By Lusha Zhang and Norihiko Shirouzu
BEIJING (Reuters) – China’s automobile sales fell for the second straight month in August as a weak macro economy and trade frictions with the United States made consumers cautious about spending, an industry association said on Tuesday.
Chinese auto sales dropped 3.8 percent in the month from a year earlier to 2.1 million vehicles, after a 4.0 percent fall in sales in July and an increase of 4.8 percent in June, the China Association of Automobile Manufacturers (CAAM) said.
China is the world’s largest auto market and a critical region for global carmakers, though regulators in the country have spooked some firms with a clamp-down on overcapacity in the sector and an aggressive push towards electric vehicles.
Worries about China’s overall economic situation led people to tighten their purse strings during July and August, CAAM assistant secretary general Xu Haidong said. The on-going trade spat with the United States was another factor.
“The trade frictions brought uncertainties, impacted sentiment and made Chinese customers more cautious,” Xu told reporters at a briefing in Beijing.
The recent sales dips have reversed a winning streak since February when sales volume fell 11.1 percent. Overall sales for the first eight months of the year totalled 18.1 million vehicles, up 3.5 percent from the same period a year earlier.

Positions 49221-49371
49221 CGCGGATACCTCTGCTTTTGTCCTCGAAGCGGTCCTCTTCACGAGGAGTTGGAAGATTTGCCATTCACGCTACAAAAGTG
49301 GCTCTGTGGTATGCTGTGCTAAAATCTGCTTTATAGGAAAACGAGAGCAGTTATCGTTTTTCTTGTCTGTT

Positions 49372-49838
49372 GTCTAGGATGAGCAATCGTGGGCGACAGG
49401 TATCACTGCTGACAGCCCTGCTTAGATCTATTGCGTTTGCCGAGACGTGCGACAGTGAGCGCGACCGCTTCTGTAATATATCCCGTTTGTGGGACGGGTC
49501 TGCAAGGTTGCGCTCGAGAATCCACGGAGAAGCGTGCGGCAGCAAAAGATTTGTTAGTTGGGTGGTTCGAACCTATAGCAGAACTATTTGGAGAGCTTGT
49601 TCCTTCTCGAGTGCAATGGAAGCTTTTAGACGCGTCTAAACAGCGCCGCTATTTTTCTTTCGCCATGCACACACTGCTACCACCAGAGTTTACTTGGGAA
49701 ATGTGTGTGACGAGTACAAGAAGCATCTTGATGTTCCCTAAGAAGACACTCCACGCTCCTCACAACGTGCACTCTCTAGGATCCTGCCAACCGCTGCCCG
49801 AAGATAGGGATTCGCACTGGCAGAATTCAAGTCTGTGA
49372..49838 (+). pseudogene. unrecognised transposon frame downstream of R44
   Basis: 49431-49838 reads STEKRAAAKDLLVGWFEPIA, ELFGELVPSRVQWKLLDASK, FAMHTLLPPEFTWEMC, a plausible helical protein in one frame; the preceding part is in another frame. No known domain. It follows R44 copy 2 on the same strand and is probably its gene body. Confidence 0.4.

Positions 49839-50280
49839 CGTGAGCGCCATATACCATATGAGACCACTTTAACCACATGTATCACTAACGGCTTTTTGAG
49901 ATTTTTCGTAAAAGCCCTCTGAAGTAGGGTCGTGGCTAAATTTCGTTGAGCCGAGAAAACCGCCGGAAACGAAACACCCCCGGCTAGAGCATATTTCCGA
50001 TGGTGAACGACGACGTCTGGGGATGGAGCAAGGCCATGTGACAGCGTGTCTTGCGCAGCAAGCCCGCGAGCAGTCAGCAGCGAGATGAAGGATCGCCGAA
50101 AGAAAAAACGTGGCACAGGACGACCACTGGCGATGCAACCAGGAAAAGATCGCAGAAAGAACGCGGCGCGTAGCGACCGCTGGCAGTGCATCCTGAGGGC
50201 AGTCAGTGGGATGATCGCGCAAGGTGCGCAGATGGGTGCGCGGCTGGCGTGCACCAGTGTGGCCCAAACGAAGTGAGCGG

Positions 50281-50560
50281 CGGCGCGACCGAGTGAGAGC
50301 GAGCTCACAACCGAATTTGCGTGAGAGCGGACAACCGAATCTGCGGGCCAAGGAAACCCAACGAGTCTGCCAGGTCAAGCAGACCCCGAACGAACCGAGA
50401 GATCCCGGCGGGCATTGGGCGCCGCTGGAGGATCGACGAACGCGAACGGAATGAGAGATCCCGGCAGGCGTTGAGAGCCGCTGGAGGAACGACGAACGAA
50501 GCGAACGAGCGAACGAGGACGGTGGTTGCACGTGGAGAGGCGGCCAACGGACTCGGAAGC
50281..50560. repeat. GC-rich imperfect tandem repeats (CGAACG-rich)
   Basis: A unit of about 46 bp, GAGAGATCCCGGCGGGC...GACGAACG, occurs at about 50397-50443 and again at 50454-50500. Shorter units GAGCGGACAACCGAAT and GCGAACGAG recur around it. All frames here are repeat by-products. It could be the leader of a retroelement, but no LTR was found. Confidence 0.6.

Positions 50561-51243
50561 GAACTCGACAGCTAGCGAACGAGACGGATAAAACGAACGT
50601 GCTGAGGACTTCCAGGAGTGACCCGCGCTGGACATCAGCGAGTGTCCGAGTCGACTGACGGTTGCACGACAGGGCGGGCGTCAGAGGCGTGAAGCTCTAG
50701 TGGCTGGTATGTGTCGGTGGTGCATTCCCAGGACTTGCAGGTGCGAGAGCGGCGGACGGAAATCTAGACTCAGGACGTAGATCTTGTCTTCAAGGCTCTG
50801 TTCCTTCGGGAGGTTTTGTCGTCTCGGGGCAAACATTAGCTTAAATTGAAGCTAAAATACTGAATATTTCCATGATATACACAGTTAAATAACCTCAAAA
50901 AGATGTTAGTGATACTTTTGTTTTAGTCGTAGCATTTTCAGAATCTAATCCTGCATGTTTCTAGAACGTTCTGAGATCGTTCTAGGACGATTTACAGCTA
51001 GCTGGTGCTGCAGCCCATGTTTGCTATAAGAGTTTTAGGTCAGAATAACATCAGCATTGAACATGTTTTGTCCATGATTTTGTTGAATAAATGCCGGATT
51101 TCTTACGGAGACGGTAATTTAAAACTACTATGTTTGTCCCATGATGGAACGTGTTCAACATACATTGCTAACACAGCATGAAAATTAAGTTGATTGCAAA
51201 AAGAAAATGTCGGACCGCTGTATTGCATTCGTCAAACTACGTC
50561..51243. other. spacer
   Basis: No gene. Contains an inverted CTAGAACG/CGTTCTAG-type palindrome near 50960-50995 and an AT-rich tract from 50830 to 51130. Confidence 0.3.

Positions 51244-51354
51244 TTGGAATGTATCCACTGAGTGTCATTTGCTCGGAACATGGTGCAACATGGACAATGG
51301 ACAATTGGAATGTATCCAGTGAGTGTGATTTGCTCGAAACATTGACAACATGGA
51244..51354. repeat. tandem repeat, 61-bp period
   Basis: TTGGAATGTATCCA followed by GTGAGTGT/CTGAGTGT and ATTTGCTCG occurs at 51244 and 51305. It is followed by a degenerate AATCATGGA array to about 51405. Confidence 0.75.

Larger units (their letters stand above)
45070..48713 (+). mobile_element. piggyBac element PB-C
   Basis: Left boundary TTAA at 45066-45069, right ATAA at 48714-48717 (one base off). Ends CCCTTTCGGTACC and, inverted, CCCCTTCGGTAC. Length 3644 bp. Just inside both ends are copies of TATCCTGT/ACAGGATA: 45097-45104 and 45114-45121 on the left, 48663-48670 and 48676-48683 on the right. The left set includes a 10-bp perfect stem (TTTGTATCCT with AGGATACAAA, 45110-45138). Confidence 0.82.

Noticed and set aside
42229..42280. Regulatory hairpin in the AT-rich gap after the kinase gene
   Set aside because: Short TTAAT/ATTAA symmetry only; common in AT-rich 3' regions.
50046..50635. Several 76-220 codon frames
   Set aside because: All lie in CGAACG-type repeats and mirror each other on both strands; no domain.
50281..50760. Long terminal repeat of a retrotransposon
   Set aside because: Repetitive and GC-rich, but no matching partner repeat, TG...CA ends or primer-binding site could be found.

CAAM attributed weak sales of American brands to product and marketing issues, and Xu noted that there was no boycott of U.S. auto brands.
Citing Ford Motor Co <F.N> as an example, Xu said Ford is not rolling out new or redesigned products fast enough and has allowed Chinese consumers to turn to other brands. Ford’s China sales dropped by over a third in August.
CAAM has forecast overall market growth of 3 percent this year, in line with the previous year but significantly below the 13.7 percent gain in 2016.
Yale Zhang, head of Shanghai-based consultancy Automotive Foresight, said a weak stock market and higher gasoline prices had hit demand for popular sports utility vehicles (SUVs), which have been behind much of the market’s recent growth.
Sales of new-energy vehicles – a category comprising electric battery cars and plug-in electric hybrid vehicles – rose 49.5 percent in August from a year earlier to 101,000 vehicles.
That took new-energy vehicle sales in the first eight months of this year to 601,000 vehicles, up 88 percent from the same period a year earlier.
(Reporting by Lusha Zhang and Norihiko Shirouzu; Editing by Sunil Nair)